Weather wise

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The Independent Online
ONE of the most difficult things to get to grips when you start to study the weather is something called the general circulation, defined in Atmosphere, Weather and Climate, by Roger Barry and Richard Chorley, a key text for budding meteorologists, as large-scale patterns of wind and pressure that persist throught the year or recur seasonally.

The primary engine for global circulation is the imbalance of solar radiation between the equator and the poles.

If that was all there was to it, the global circulation pattern would be fairly simple: warm air at the equator would rise, travel north or south, and fall in a huge vertical "convection cell'', like the swirling eddies in an electric kettle full of water.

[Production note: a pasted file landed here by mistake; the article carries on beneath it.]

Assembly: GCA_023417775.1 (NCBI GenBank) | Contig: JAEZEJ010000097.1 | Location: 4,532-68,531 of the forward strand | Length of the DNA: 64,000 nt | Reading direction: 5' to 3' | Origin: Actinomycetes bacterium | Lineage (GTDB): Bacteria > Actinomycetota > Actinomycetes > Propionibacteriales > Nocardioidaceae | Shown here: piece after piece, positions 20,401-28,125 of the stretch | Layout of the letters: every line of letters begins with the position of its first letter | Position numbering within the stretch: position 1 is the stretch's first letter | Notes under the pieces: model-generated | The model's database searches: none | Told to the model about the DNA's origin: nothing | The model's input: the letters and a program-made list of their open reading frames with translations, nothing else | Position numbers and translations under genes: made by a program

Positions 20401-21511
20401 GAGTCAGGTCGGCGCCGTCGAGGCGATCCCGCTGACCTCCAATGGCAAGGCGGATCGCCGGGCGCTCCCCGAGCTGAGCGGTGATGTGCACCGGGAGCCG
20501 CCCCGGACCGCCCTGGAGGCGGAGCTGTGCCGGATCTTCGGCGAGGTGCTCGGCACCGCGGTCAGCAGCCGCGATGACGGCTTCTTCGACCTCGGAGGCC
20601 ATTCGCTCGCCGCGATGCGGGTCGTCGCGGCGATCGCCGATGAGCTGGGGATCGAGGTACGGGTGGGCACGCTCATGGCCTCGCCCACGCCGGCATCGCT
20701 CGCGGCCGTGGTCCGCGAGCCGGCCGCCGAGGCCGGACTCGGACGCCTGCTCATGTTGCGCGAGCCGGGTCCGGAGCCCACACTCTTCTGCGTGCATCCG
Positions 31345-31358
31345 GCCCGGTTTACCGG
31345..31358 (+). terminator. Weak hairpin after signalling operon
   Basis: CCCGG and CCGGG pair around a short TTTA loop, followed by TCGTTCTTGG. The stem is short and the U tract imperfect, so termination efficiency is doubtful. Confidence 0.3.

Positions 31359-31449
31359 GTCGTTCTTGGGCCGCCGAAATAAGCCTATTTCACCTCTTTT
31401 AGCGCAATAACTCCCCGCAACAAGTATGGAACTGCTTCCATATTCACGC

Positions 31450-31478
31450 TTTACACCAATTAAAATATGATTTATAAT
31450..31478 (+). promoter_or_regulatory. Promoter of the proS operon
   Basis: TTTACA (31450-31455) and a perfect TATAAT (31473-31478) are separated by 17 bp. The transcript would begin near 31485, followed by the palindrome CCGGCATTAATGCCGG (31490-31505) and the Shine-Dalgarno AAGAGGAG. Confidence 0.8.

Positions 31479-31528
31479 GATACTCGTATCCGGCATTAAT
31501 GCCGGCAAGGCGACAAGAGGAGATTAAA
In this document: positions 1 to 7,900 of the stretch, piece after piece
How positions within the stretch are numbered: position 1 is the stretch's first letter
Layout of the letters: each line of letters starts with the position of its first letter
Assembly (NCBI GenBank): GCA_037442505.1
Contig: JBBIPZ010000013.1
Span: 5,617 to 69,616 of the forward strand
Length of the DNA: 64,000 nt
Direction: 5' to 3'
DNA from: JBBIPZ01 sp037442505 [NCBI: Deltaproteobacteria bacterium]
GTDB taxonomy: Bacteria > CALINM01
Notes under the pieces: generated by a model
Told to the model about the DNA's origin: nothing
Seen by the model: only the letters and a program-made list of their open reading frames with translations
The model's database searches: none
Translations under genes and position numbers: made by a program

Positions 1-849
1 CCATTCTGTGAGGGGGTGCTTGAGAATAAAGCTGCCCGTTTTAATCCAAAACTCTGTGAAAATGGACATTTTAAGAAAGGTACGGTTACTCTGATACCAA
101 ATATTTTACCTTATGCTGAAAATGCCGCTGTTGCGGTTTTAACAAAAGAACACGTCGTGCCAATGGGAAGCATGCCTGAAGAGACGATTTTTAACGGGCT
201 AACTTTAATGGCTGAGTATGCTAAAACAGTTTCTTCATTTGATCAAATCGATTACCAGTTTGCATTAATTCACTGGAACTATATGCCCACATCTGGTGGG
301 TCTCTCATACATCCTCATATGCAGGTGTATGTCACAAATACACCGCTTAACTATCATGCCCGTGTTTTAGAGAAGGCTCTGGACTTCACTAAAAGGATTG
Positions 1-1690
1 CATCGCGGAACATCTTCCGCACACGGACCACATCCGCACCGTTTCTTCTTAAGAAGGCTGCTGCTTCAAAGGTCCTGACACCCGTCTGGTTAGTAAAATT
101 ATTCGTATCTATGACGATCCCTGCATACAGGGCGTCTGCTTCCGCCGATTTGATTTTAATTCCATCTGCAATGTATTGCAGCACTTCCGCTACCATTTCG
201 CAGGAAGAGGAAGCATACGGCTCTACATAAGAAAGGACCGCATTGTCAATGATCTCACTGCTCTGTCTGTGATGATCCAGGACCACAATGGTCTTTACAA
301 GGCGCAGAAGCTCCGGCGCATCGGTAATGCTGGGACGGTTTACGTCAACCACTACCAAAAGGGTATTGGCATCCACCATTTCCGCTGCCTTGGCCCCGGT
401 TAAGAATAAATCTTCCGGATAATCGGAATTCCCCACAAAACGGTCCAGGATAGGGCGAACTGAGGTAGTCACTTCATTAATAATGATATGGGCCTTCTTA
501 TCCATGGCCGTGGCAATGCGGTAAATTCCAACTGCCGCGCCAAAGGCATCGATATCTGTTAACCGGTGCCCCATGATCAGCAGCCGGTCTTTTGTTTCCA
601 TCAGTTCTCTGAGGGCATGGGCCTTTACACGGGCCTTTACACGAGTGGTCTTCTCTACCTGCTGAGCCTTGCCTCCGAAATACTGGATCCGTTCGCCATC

However, Earth turns at speeds that vary from 0mph at the poles, to nearly 1000mph at the equator.

A parcel of air travelling northward from the equator will therefore be given a westward "kick'' - known as the Coriolis effect - from Earth's rotation.

One model proposes three convection cells, the boundaries of each marked by pronounced westerly and easterly winds at the surface, and corresponding high-level cross-longitudinal jetstream winds in the upper atmosphere - the winds which speed jets on their way flying east.

Even this is now recognised to be a gross oversimplification. Not only does Earth turn, its surface consists of smooth oceans and bumpy land, and in the mid-latitudes horizontal convection cells, rather than vertical ones, are now thought to be the main mechanism by which heat is transferred towards the pole from the equator.

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